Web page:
See also 
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- Statue of Thiruvalluvar
- Sarvajna and Tiruvalluvar statue installation
- Valluvar Kottam
- "Arts - Literature - Thirukural". Tamilnadu.com. 03 April 2013.
- "Thiruvalluvar's birth place"
- Mohan Lal (1 January 2006). The Encyclopaedia Of Indian Literature (Volume Five (Sasay To Zorgot). Sahitya Akademi. pp. 4333–4334. ISBN 978-81-260-1221-3. Retrieved 14 December 2010.
- Blackburn, Cutler (2000). "Corruption and Redemption: The Legend of Valluvar and Tamil Literary History". Modern Asian Studies 34: 449–482. doi:10.1017/S0026749X00003632. Retrieved 9 December 2010.
- Caldwell, Robert. 1875. A comparative grammar of the Dravidian or South-Indian family of languages. London: Trübner.
- Kanakasabhai (1997). The Tamils Eighteen Hundred Years Ago. Asian Education Service. p. 138. ISBN 81-206-0150-5.
- "Valluvar lived in Kanyakumari district". Yahoo! News. 26 April 2007. Archived from the original on 28 March 2007. Retrieved 22 August 2007.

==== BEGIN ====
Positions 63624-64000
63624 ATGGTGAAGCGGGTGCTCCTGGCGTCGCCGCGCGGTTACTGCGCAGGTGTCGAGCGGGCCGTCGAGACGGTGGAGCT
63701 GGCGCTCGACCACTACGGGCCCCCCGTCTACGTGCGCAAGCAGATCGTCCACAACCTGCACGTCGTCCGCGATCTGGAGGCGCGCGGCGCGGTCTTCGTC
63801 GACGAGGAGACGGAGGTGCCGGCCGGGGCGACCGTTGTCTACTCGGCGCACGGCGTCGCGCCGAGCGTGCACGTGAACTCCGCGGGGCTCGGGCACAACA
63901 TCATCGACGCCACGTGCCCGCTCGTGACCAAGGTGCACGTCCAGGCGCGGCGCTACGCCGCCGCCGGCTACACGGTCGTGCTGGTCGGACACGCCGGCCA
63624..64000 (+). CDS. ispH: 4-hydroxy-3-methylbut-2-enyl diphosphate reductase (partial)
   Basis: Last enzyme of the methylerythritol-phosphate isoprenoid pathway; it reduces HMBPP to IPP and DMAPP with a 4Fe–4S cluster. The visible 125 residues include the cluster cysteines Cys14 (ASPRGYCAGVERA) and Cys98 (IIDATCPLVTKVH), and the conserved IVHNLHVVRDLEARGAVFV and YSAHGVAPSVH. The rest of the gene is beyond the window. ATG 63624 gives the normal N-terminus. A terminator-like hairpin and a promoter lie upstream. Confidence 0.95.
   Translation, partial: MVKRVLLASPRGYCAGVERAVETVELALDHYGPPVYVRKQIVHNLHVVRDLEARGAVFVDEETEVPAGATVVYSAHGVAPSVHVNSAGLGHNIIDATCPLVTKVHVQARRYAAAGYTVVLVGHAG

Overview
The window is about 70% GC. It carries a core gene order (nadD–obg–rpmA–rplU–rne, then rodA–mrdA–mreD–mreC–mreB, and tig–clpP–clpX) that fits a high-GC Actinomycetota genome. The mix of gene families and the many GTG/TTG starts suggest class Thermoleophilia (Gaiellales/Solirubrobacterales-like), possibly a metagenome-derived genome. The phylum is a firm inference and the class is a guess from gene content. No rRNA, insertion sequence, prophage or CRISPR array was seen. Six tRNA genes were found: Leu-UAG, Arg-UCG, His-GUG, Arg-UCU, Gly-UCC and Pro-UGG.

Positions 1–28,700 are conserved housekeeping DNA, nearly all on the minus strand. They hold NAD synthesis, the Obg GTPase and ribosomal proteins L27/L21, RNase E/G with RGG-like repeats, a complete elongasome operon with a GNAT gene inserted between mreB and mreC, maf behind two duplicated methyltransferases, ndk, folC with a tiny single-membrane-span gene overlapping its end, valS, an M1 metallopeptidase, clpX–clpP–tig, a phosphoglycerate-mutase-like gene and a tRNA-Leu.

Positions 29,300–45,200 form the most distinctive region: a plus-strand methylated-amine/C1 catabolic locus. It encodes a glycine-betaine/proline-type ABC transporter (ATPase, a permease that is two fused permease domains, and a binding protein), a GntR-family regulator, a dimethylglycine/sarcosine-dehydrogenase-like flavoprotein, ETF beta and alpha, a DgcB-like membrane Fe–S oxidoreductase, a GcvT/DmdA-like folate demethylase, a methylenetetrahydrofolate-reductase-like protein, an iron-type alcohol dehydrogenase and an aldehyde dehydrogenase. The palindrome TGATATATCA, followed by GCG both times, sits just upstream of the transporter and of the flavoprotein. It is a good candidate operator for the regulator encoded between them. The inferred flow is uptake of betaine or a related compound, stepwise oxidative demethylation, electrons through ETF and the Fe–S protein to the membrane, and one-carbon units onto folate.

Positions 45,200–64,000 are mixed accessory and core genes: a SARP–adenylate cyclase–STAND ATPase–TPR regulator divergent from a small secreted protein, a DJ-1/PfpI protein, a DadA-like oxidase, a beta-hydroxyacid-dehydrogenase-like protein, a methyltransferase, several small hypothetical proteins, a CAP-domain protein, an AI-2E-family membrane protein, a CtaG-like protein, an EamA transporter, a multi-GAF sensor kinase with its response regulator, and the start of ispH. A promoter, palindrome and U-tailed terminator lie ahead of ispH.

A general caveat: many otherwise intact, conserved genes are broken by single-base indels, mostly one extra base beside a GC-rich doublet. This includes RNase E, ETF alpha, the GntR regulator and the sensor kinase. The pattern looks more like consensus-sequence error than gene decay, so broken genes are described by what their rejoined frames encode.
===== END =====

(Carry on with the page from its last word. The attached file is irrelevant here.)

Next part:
- Kamil Zvelebil (1973). The smile of Murugan on Tamil literature of South India. BRILL. pp. 156–. ISBN 978-90-04-03591-1. Retrieved 11 December 2010.
- "Translation of the Tamil literary work thirukkuRaL in world languages". K. Kalyanasundaram. Retrieved March 10, 2012.
- . These three 'Aram', 'Porul' and 'Inbam' directly corresponds to the Vedic veiw of life's purusharthas ( life's goals ) as 'Dharma' ('Aram'), 'Artha' ( 'Porul') and 'Kaama' ('Inbam'). Thiruvalluvar iherently cites that those who practice these three parts of Aram, Porul and Inbam can reach the 4th Purushaartha of Veedu ( Moksham ) directly. More over, there are lots of mentions in Thirukkural of 'Thiru' or the Tamil equivalent of Vedic Goddess Mahalakshmi and her sister ( 'Thamakkai'). There are mentions about the duties of King to uphold the learned men in his country for begetting rains in the country. These and many other information points to Thirukkural strongly inclining to Vedic religion of Hinduism.Ravindra Kumar (1 January 1999). Morality and Ethics in Public Life. Mittal Publications. pp. 92–. ISBN 978-81-7099-715-3. Retrieved 13 December 2010.